Of all the pronouncements world leaders make on a daily basis – and there have been quite a few recently – the one pronouncement that captured the world’s attention last week came from Pope Francis.
In a press interview, he confessed that the one thing he misses now that he is Pope is –
Wait, lean in closer!
– the ability to slip out and get a slice of pizza every now and then without being recognized!
I like this guy!
And upon hearing this alarming news, pizza-maker Enzo Cacialli sprang into action! He created a special pizza just for Pope Francis and hand-delivered it to the Popemobile during the Pope’s visit to Naples on Saturday.
The Captain applauds Enzo Cacialli for his quick thinking and loving gesture.
But this whole incident got the Captain thinking. What does a Pope eat?
And I was not completely surprised to discover that, unlike his predecessors, Pope Francis takes his meals in the communal dining room at the Vatican Hotel, along with other visitors to the Vatican, helping himself to the same cafeteria-style food that everyone else eats.
And why is this not surprising?
Already, Pope Francis has rejected much of the regalia of the papacy. You won’t see him in fur-trimmed velvet capes, and he prefers ordinary black shoes over the traditional red slippers. He lives in a two-room apartment instead of in the Apostolic Palace, and whenever he does wander out, he drives a Ford Focus instead of the papal Mercedes. He declined to order a new set of porcelain tableware with his papal crest, and he passed on a new papal ring.
Of course, this has created murmurs of disapproval from some in the Roman Catholic faith. This first-ever Latin American Pope is just “undignified”.
So remember, children, that no matter who you are or what you do, there will always be someone there waiting to criticize you... even if you're the Bishop of Rome, Vicar of Jesus Christ, Successor of the Prince of the Apostles, Supreme Pontiff of the Universal Church, Primate of Italy, Archbishop and Metropolitan of the Roman Province, Sovereign of the Vatican City State, and Servant of the servants of God!
So always follow your heart.
But those critics should have realized what they were getting when they elected Cardinal Bergoglio – a Jesuit – to be the vicar of Christ. Some Vatican watchers saw the election as simply a political move by the Conclave to shore up support among the growing Latin American Church.
What they got was anything but politics-as-usual.
The new Pope took his name from St. Francis of Assisi, the 13th century saint about whom Pope Francis said, “He brought to Christianity an idea of poverty against the luxury, pride, vanity of the civil and ecclesiastical powers of the time. He changed history.”
St. Francis was known for three things: his love for creation, his commitment to peace, and his care for the poor.
These three concerns make up the core beliefs of Pope Francis as well, beliefs which guide his daily life and inform his public pronouncements.
For example, he describes the Church as a field hospital after a battle.
“The thing the Church needs most today is the ability to heal wounds and to warm the hearts of the faithful. It is useless to ask a seriously injured person if he has high cholesterol and about the level of his blood sugars! You have to heal his wounds. Then we can talk about everything else. Heal the wounds.”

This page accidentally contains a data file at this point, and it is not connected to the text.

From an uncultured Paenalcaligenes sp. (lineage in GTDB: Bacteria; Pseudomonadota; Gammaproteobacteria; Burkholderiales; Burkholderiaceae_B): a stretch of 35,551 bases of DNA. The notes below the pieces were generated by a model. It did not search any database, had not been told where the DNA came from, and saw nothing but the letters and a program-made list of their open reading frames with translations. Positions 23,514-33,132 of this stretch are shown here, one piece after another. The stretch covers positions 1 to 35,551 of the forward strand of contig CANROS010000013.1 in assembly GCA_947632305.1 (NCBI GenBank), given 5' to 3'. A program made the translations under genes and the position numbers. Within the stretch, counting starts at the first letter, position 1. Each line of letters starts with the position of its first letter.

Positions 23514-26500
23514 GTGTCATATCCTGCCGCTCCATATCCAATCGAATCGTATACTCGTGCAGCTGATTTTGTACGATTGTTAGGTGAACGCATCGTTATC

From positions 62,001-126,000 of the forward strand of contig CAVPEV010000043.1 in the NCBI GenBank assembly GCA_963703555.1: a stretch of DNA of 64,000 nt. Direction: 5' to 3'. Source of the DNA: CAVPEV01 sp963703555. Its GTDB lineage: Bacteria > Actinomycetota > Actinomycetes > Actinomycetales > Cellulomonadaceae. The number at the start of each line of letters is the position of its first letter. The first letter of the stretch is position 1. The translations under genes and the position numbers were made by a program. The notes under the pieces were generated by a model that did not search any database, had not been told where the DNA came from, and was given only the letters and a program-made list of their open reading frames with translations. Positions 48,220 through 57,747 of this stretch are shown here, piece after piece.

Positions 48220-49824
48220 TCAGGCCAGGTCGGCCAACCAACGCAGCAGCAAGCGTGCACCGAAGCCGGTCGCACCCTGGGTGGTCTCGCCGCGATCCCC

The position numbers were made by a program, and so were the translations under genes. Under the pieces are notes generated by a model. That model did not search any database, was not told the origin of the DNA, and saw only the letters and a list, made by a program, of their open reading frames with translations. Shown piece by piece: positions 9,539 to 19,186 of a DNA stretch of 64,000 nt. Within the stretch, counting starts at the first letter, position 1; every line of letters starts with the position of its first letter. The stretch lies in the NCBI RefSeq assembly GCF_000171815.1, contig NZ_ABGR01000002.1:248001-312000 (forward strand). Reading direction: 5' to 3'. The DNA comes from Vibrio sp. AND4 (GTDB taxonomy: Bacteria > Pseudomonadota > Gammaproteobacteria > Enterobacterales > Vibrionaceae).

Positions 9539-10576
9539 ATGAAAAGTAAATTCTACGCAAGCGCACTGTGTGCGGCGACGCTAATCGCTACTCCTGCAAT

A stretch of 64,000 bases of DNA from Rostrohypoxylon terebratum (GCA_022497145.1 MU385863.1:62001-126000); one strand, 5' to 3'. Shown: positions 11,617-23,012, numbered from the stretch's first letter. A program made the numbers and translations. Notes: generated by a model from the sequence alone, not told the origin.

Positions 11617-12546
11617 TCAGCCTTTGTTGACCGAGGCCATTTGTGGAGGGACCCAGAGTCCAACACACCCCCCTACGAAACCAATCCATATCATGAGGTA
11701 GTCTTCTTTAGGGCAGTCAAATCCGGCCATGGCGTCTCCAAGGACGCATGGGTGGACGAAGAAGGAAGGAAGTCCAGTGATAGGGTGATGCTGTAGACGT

When a reporter asked him about the status of gay priests in the Church, the Pope replied, “Who am I to judge?” He has repeatedly argued that the Church’s purpose is more to proclaim God’s merciful love for all people than to condemn sinners for having fallen short.
We need more world leaders like Pope Francis – people who, rather than chasing after the shifting (and often uninformed) winds of public opinion, have a set of core beliefs which they refuse to compromise.
If you follow football – or even if you don’t – you probably know that the Tampa Bay Buccaneers ended up in dead last place this past season. And while that brings a tear to the Captain’s eye, it also gives the Bucs the first-round draft pick of this year’s new class of rookies.
For the past three months there has been a great deal of speculation about how the team’s management will use that prize. I won’t bore you here with all the possibilities. But in a press release today, it was announce that the decision would be made “based on the team’s research and not on the potential reaction to its choice.”
That’s what I’m talking about!
Those who lack core values, who lack a clearly defined vision, who depend on public opinion polls to guide their decision-making are doomed to fail.
Have I mentioned yet that Senator Ted Cruz (R-Texas) is the first candidate to officially throw his hat into the ring for the 2016 Presidential Race?
“Doomed, I tell you!”
And here’s why core values are especially important.
In a recent study published in the Proceedings of the National Academy of Sciences, it was found that “the precise timing of our decisions can be a powerful influence on the choices that we end up making. The process of arriving at a moral decision is not only reflected in people’s eye gaze, but can also be determined by it.”
In short, one’s decision-making can be swayed by the images last seen. This can be as blatant as seeing a “YES!” banner right before going in to vote on a ballot initiative, or as subtle as showing photos of terror victims when debating the need to send more troops into combat.
It’s why the Humane Society commercials show all the sad puppies and kitties right before asking for your donation!
This also explains why FOX News is so popular. The short skirts and ubiquitous up-skirt shot tend to catch the viewer's attention and favorably sway the opinions of said viewer.
I kid you not!
And you probably thought that was just an accident!
So yes, it is refreshing to find a world leader – or anyone today for that matter – who knows who he is and what he believes, and lives that out!
Go be like that!